Monday, June 28, 2010

'Respected' Former Klansman Dies

One wonders whether the New York Times would call a Republican a "respected voice of the Senate" if he were a former Klansman.

I doubt it.
Robert C. Byrd, who used his record tenure as a United States senator to fight for the primacy of the legislative branch of government and to build a modern West Virginia with vast amounts of federal money, died early on Monday. He was 92.

He had been in failing health for several years.
To be fair, they at least mentioned his membership in the KKK.
Mr. Byrd’s political life could be traced to his early involvement with the Ku Klux Klan, an association that almost thwarted his career and clouded it intermittently for years afterward.

In the early 1940s, he organized a 150-member klavern, or chapter, of the Klan in Sophia, W.Va., and was chosen its leader at a meeting. After the meeting, Joel L. Baskin, the Klan’s grand dragon for the region, suggested that Mr. Byrd use his “talents for leadership” by going into politics.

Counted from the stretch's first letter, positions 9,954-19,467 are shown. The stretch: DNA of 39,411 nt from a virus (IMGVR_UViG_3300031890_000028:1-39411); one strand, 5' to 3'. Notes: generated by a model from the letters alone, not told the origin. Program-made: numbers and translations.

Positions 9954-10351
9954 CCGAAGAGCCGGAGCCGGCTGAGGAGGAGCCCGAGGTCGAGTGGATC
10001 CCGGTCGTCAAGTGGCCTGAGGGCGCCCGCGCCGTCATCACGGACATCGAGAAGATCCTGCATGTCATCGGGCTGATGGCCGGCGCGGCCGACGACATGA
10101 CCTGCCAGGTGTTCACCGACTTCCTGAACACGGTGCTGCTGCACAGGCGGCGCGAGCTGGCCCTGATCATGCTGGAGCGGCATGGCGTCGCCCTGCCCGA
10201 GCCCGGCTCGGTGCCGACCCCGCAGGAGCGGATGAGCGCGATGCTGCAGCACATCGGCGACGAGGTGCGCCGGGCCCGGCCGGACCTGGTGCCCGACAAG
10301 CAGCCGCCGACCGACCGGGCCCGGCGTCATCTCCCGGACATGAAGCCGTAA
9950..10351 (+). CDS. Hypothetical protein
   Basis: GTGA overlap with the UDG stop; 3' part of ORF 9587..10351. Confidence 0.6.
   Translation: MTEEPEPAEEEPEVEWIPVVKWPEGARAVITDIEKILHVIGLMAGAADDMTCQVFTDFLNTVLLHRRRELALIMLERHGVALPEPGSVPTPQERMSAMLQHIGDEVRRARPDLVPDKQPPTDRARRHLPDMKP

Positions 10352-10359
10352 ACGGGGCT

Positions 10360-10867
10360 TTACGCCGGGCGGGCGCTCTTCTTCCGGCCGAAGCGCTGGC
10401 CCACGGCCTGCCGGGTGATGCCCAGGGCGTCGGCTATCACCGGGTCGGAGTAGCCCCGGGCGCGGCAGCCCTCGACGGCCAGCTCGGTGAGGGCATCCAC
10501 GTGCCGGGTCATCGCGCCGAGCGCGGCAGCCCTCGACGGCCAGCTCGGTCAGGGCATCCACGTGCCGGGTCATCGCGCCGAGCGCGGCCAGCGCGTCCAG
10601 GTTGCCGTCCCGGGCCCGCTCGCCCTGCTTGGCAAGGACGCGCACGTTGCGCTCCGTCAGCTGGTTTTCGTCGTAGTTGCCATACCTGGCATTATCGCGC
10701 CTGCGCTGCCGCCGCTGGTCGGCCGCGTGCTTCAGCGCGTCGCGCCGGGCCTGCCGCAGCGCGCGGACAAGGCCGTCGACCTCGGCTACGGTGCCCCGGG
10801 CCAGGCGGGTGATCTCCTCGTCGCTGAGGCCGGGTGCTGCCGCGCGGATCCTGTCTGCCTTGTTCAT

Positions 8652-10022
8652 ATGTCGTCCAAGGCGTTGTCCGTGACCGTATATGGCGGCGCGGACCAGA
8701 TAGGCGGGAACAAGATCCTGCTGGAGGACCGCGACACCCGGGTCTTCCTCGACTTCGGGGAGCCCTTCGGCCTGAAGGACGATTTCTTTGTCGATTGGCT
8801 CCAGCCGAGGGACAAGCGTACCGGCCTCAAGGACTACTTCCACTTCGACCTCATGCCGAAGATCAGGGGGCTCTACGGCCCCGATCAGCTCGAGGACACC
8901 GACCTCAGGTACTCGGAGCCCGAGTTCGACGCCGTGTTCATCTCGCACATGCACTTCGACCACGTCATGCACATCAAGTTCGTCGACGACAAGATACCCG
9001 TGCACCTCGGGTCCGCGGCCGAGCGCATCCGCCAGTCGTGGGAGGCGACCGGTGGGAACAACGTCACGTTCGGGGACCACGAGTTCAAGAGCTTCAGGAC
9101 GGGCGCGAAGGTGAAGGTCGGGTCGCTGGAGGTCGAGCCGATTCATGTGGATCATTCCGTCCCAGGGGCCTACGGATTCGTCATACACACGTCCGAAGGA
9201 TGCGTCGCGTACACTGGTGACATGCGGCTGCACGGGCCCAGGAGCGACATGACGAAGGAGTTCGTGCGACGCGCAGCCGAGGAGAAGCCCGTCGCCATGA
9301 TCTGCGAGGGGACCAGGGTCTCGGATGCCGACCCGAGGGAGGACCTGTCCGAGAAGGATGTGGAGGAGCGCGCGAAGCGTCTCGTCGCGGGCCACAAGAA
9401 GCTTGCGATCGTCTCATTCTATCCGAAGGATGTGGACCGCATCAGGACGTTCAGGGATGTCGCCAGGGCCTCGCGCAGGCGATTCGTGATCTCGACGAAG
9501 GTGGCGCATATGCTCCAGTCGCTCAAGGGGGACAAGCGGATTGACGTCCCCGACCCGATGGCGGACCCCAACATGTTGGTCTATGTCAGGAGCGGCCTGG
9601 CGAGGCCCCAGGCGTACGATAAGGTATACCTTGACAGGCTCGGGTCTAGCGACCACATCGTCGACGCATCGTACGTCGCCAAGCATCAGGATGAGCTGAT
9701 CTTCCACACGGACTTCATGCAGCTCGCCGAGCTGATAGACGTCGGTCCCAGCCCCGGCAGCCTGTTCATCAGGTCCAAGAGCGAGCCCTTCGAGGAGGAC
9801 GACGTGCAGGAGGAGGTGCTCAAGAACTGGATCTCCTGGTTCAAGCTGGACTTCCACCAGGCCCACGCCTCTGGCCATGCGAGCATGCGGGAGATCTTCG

“Suddenly, lights flashed in my mind!” Mr. Byrd later wrote. “Someone important had recognized my abilities.”

Mr. Byrd insisted that his klavern had never conducted white-supremacist marches or engaged in racial violence. He said in his autobiography that he had joined the Klan because he shared its anti-Communist creed and wanted to be associated with the leading people in his part of West Virginia. He conceded, however, that he also “reflected the fears and prejudices” of the time.
When Strom Thurmond passed away in 2003, he wasn't noted as a "respected" member of the Senate, rather a foe of integration.

Ex-Klansman is "respected" while a man who never was one was a "foe of integration."

Byrd's death could scuttle the current financial "reform" legislation.

Silver linings, folks.

Worth noting is the current West Virginia Governor Joe Manchin is a Democrat, so forget about a Republican assuming Byrd's seat for now, although a special election would be held in November to fill out the final two years of Byrd's term.

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